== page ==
When school closures occur, communications about the transition often do not always leave communities feeling assured that the closure will result in better educational experiences for their children or their children’s teachers. Oftentimes, it seems that the school closure process does not present a concrete set of proposals to adequately address the most fundamental problems schools face. If closing the schools will just lead to a replacement school facing a similar set of problems, it can make the initial closure seem unnecessary. For many community members, it doesn’t seem reasonable to close a school if there is not a high probability that a new school will be substantively better than its predecessor. Also, the lingering conversation about whether or not a school will be closed often adds significant stress to those who have to wait in limbo as the fate of their school is debated.

Schools in jeopardy of being closed are typically already facing significant challenges such as low enrollment, faculty shortages, and declining academic performance. When the challenges these schools face are insufficiently addressed or ignored while decision-makers debate the school’s future, those inside the school can feel frustrated about the inaction and negligence of the district. For many community members, if it is obvious that a school should be closed, the district choosing to leave it open during the deliberation process seems careless.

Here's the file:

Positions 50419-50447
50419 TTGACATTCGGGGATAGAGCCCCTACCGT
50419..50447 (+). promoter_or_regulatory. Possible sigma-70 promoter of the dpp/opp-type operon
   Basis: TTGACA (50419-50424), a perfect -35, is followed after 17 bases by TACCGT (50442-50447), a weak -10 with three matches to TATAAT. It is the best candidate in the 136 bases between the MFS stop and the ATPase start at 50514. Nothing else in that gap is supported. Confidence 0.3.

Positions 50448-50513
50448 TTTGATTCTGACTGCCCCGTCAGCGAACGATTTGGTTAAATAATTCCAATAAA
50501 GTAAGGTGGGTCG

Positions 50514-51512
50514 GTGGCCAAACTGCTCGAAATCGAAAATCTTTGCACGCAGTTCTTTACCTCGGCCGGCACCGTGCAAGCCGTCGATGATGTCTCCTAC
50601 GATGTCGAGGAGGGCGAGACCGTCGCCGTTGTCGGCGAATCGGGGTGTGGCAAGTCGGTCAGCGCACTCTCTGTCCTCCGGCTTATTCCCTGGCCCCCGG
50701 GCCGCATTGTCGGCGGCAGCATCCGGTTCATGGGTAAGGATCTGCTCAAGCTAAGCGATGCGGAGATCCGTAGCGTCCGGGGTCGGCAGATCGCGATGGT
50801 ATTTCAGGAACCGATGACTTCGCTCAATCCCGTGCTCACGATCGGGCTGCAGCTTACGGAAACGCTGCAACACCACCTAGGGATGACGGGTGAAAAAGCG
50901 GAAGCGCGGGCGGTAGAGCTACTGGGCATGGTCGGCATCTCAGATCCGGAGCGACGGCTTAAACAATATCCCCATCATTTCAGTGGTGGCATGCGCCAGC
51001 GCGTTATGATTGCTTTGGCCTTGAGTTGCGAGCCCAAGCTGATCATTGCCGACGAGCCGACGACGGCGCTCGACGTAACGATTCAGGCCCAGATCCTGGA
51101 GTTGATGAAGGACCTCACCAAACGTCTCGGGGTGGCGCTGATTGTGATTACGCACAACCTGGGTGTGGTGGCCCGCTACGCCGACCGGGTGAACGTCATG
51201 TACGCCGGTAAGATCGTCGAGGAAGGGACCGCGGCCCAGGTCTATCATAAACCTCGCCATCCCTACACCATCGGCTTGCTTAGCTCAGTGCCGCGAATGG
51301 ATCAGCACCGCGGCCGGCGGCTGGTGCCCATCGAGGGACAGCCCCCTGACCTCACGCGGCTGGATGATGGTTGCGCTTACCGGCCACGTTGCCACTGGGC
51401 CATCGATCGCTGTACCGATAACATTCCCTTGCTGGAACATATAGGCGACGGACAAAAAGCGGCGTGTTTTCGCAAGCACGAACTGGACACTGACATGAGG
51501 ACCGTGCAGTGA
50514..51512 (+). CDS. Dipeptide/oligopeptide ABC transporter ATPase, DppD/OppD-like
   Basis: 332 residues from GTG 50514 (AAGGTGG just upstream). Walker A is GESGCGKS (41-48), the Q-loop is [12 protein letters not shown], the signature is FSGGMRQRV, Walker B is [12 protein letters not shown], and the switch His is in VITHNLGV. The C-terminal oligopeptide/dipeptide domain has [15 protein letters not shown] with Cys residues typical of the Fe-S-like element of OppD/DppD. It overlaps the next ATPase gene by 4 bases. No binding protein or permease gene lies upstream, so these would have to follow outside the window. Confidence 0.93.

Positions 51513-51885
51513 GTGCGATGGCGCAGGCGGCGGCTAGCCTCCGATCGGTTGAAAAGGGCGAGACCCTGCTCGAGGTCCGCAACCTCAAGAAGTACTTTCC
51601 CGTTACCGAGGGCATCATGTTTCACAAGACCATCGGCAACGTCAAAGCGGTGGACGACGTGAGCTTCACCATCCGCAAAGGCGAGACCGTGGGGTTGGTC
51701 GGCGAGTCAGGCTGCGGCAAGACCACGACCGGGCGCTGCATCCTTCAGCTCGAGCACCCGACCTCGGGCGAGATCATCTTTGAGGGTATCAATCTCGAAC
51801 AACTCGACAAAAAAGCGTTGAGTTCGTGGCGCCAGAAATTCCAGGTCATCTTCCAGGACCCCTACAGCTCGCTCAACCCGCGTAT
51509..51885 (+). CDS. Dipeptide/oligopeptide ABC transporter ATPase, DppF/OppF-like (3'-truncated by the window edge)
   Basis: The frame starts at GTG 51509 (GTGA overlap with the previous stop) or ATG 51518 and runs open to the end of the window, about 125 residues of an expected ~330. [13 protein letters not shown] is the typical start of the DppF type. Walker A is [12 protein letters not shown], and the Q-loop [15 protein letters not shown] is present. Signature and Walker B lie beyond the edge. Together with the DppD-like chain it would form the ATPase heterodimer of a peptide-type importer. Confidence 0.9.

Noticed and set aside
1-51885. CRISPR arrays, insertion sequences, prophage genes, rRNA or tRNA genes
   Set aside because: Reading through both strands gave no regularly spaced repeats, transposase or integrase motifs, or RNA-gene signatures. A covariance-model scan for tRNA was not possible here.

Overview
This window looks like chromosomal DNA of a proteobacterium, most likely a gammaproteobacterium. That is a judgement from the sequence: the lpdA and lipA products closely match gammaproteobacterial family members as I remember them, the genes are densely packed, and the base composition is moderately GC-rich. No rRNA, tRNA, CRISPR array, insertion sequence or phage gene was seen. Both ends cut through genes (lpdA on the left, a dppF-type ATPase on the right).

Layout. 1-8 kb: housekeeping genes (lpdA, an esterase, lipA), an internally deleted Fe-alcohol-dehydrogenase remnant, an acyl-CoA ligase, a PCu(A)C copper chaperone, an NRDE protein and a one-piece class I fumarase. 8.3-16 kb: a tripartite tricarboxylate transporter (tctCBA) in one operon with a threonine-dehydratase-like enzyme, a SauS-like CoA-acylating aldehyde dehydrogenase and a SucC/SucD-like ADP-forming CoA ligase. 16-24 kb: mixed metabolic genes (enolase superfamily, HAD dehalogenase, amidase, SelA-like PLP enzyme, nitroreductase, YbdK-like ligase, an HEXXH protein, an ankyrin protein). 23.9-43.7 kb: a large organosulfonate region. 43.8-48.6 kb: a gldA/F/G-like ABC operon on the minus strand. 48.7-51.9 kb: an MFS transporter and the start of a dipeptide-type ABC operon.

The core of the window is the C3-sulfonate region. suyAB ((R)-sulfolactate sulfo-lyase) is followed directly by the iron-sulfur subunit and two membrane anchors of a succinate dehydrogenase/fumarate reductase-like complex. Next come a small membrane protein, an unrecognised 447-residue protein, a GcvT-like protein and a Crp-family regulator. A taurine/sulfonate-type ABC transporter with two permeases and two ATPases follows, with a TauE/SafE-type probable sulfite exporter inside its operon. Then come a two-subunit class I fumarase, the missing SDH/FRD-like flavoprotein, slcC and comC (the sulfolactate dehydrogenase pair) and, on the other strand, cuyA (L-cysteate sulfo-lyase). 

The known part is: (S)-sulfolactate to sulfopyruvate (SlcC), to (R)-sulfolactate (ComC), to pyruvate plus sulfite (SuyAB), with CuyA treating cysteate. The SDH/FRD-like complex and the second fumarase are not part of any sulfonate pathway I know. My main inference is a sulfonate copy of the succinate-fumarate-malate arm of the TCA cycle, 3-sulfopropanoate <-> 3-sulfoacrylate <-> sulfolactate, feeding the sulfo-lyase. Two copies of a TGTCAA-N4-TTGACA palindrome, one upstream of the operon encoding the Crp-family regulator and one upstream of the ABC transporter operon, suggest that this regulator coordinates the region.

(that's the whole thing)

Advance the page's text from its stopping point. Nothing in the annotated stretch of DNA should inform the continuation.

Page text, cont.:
As one former DPS teacher put it, “I would like to see them actually make some changes that would benefit this school versus just doing what they need to do to keep it afloat every year. They were in this same situation last year and the previous year, it just wasn’t so public. I feel like they keep opening every year but not really making any changes. If anything, it’s getting a little worse in my opinion. There’s no psychologist or counselor on staff, they’re severely understaffed here to the point where teachers are having to stretch too thin. And me looking at their faces, I remember how it felt to be an overworked full-time teacher and it affects how you treat students when you’re exhausted.”

At other times it appears that schools are improved just enough to avoid their imminent closures, but are unsuccessful in ensuring that the school is meeting the needs of students, faculty, and the broader community. One metro area parent put it this way, “It would be awesome to see in upcoming years, instead of them just barely skirting to save this school every year, like, to actually put funding. They keep saving these historic schools but not really doing anything to help them survive. Like this school has no after-school sports or activities and you have a lot of kids that could benefit from stuff like that.”